I can't find really much about it online, but am curious if there is any bit-fiddling like tricks to verify all pins on a EEPROM are properly soldered/connected (particularly address pins on a parallel chip). I don't believe writing to a specific address and reading from the specific address would reveal any sort of error as within both functions a specific address pin would always be left low if disconnected (i.e. due to lack of solder, bridging, etc). I looked through the EEPROM documentation and there is no special routine in the chip to pull all address bits high to then check them all... is there any other way to check programmatically? Thanks.

  • \$\begingroup\$ Testing RAM this way could be ok. You can use checksums, block markers as Daniel proposed, or just comparing contents to contents available in RAM. But using writes on EEPROM for testing purposes is wearing it out. In general, address problems will be seen when you power device on - it will just not work properly. But in general - please do a good work soldering devices well. If you do it manually, use head-mounted magnifier to examine the quality. Or do you have any real issue which needs to be solved? \$\endgroup\$
    – Anonymous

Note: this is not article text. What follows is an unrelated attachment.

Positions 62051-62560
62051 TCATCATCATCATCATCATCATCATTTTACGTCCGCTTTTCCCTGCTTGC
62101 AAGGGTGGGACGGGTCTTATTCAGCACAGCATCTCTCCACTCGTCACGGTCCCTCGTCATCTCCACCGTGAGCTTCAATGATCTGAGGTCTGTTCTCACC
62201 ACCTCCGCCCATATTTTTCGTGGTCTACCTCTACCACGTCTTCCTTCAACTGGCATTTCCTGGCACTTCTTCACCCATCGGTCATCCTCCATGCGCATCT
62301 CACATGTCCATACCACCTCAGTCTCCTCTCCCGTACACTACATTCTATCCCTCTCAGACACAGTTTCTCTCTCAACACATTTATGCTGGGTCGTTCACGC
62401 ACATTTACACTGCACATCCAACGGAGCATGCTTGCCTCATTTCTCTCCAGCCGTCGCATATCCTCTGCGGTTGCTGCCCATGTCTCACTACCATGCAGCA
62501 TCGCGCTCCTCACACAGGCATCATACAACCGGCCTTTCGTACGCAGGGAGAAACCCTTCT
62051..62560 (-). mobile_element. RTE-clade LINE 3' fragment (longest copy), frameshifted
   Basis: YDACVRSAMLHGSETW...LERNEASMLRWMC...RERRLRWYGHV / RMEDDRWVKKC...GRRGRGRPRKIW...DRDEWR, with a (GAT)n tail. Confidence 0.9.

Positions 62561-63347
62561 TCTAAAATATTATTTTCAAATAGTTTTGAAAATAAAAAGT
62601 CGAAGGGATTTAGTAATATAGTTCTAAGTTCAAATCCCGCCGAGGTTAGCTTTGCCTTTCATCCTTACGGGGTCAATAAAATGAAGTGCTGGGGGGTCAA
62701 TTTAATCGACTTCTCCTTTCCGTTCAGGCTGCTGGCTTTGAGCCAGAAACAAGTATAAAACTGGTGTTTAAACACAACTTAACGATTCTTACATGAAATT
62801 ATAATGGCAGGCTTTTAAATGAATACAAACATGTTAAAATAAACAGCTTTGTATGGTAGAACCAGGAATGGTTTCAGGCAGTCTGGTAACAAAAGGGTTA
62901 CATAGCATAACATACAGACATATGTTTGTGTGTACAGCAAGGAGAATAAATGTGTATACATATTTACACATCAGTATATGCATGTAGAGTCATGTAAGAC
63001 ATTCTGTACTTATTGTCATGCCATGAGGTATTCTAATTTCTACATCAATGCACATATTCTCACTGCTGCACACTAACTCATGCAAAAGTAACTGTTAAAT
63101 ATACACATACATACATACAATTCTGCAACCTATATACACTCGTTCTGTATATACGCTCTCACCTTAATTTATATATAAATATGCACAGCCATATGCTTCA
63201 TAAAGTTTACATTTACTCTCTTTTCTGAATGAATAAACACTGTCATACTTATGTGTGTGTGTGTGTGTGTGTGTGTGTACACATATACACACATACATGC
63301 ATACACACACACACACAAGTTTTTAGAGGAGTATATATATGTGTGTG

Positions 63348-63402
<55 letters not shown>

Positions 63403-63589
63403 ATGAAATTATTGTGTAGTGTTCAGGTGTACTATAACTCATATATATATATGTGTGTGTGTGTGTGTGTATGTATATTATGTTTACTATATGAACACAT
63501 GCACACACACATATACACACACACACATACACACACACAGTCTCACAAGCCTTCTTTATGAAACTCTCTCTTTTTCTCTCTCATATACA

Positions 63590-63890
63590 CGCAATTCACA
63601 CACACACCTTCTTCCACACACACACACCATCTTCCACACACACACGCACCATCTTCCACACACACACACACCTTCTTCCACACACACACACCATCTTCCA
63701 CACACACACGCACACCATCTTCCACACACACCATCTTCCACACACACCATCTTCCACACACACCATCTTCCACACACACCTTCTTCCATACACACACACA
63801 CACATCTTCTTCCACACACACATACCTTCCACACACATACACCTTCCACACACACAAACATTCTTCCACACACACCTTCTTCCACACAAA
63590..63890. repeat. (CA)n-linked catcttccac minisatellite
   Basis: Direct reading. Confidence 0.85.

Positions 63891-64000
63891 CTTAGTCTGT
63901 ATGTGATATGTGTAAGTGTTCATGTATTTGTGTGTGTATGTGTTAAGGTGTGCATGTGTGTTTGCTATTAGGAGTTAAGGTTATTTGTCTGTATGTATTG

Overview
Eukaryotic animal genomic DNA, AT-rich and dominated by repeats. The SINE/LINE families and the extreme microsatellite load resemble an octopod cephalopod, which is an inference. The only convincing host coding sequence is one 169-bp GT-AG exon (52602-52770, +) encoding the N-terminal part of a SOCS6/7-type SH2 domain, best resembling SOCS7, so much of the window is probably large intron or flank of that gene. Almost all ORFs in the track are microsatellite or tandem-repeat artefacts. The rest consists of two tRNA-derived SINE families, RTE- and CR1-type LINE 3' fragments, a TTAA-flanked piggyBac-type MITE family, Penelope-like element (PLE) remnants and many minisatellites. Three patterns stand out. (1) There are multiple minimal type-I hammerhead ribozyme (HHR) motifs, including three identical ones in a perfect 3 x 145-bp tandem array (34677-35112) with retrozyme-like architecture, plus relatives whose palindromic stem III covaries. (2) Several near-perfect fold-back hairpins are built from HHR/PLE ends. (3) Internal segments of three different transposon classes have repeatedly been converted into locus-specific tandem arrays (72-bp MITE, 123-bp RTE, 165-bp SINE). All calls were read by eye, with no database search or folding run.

Oct 4, 2016 at 20:13
  • \$\begingroup\$ Nope, no real issue... just a general curiosity for quality assurance. Thanks for the input! \$\endgroup\$
    – jparanich
    Oct 4, 2016 at 20:28

1 Answer 1


Put a unique pattern at the start of every \$2^x\$ block before the EEPROM is installed. This should test your address and data pins if you plan it right.

Alternatively, you can write a value to each block start (one at a time), then read all other bytes for each test and see if it shows up somewhere else.

  • \$\begingroup\$ Great advice, knew it would be something obvious... \$\endgroup\$
    – jparanich
    Oct 4, 2016 at 20:27
  • \$\begingroup\$ Just make sure you take into account any swapped address or data pins on your design. I commonly end up swapping some on parallel RAM interfaces just to ease the layout. \$\endgroup\$
    – SpaceCadet
    Oct 27, 2016 at 10:06

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